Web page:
The first plans for The Burch Hotel were for a seven-story building at a cost of $258,000 in 1927. Additional funds were raised, and three more floors were added to the plan, bringing the cost to $375,000. With the costs for the hotel’s furnishings, as well as the cost of the lot in downtown Breckenridge, the total expense was estimated at about $500,000, according to Jean Hayworth in her “Historically Speaking” column in the Breckenridge American in 2011. The building took 175 tons of steel, 2,800 cubic yards of concrete for the piers and pillars, 334,000 bricks and 11 miles of wiring.

When the hotel opened in 1928, guest rooms were located on the second through the seventh floors, and the eighth floor was occupied by the Elks Lodge No. 1480, Hayworth wrote. The ninth and 10th floors were reserved for the Petroleum Club. The 10th floor also included the Roof Garden, which was used for conventions and other large gatherings. The hotel’s first floor housed the lobby, a cigar stand, a coffee shop and the City Drug Store. A mezzanine level featured a junior ballroom for small banquets, dances or parties. Also on the mezzanine level was a beauty shop and several apartments.

A framed history of the Burch Hotel in the lobby of First National Bank features details about the hotel, such as how many famous people visited it, including Gen. John J. Pershing.

When Breckenridge’s First National Bank bought the building in 1970, the columns and walkways were added along the north and west sides. Additionally, the windows were replaced and the aluminum fascia was added around the second floor and the aluminum parapet at the top, according to the 1972 article. The entire building was remodeled in a bronze theme, with everything from the bricks and walkways to the windows and glass walls designed to complement the bronze look.

Once the renovations were complete in 1972, First National Bank moved from its previous location at 116 W. Walker, where the Swenson Memorial Museum is now located, to what was known as the First National Bank Tower building. The old hotel rooms had been renovated into apartments and offices.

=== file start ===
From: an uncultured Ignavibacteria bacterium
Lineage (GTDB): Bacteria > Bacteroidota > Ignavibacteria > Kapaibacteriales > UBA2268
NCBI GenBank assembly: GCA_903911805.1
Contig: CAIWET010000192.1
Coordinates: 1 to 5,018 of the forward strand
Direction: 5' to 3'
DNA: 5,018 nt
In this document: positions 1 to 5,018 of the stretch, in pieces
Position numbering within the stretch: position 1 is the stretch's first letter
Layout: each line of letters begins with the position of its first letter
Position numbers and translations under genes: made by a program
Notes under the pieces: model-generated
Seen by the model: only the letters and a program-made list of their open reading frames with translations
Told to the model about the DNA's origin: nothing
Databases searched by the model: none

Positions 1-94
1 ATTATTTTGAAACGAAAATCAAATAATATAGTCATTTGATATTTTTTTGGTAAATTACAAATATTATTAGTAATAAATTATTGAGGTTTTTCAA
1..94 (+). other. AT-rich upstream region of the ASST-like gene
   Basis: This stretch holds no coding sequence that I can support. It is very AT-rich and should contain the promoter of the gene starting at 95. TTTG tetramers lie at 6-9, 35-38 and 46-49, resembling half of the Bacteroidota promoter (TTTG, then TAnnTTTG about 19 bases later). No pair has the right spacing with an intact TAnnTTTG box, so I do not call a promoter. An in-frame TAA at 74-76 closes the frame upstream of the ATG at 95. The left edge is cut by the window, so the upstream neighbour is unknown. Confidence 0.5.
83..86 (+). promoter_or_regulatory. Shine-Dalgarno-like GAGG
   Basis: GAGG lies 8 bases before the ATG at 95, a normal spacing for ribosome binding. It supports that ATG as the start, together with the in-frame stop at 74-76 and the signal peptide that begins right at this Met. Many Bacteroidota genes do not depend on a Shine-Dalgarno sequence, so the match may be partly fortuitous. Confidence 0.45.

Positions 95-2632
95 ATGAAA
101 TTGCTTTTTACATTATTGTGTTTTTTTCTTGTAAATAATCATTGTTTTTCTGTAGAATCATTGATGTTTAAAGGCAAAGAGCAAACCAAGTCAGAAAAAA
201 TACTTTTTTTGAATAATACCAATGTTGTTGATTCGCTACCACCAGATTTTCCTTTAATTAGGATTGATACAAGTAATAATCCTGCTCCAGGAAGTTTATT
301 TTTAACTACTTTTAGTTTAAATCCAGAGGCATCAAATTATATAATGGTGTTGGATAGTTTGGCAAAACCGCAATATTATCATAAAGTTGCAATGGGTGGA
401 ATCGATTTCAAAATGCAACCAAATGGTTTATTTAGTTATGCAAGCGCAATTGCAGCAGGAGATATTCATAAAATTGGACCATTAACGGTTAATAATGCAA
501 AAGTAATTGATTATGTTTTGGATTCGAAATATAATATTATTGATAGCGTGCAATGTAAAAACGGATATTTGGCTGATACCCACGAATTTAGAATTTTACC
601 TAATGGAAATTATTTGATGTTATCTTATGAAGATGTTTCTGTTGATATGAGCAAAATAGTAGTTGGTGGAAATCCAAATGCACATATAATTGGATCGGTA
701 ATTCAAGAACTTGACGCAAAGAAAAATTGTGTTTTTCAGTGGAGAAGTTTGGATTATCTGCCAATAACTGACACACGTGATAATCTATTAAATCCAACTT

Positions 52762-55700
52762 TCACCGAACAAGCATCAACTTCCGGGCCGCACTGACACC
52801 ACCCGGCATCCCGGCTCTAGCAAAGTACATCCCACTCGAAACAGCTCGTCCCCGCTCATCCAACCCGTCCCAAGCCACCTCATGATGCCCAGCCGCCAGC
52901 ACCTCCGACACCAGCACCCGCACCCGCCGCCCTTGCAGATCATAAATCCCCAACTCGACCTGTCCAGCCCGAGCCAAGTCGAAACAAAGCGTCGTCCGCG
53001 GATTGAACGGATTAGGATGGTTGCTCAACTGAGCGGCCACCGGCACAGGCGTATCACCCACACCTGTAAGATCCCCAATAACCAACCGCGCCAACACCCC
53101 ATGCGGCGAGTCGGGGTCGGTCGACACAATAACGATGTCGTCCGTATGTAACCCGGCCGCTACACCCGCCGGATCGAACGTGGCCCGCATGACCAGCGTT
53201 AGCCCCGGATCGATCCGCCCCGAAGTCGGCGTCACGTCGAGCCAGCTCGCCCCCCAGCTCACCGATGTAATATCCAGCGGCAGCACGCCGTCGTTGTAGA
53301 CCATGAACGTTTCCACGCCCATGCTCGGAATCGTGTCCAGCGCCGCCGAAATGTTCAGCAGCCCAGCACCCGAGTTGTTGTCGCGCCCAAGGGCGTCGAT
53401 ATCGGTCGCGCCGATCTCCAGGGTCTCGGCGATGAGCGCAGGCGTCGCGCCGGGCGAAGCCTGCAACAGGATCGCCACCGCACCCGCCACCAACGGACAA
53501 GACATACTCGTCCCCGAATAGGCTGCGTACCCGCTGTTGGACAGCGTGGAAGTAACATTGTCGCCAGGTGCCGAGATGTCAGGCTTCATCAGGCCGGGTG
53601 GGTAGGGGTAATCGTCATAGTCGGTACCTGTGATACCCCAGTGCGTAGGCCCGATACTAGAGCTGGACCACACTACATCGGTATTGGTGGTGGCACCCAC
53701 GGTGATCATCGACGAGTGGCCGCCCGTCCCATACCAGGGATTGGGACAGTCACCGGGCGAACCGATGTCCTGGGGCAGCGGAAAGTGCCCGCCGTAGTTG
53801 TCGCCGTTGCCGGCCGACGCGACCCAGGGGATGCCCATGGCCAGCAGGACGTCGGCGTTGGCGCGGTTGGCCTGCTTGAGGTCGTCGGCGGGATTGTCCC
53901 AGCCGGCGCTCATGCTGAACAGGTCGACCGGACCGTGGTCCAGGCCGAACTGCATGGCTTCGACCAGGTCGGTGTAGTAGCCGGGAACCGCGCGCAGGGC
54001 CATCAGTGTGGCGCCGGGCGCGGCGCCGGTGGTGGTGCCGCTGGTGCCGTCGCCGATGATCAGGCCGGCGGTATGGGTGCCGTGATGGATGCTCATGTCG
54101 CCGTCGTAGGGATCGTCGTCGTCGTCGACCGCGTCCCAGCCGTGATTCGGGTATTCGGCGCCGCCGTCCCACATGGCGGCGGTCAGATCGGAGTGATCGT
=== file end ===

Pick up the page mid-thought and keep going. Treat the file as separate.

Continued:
Today, the building has 20 apartments and 15 office spaces, in addition to the FNBAB offices and banking facilities. The current repairs include only the outside of the building that was damaged by the hail storm.

In 1947, photographer Basil Clemons captured a picture of the Burch Hotel while he was photographing a parade in downtown Breckenridge for the International Lions Club Convention. (Photo from the Basil Clemons Photography Collection at the University of Texas at Arlington Libraries)

The Burch Hotel was festively decorated with flags and bunting for a Elks convention in 1929. (Photo from the Basil Clemons Photography Collection at the University of Texas at Arlington Libraries)

The “B” atop First National Bank has a different look with the metal panels around the top of the building removed. The “B” was installed in the mid-1970s and is lit up each time a Breckenridge High School sports team wins. (Photo by Tony Pilkington/Breckenridge Texan)

Cutline, top photo: With the metal panels removed from the top of the FNBAB building, one of the highest views in Breckenridge is opened up temporarily. The metal is being replaced, along with the roof and air conditioning/heating units that were damaged in the hail storm last May. (Photo by Tony Pilkington/Breckenridge Texan)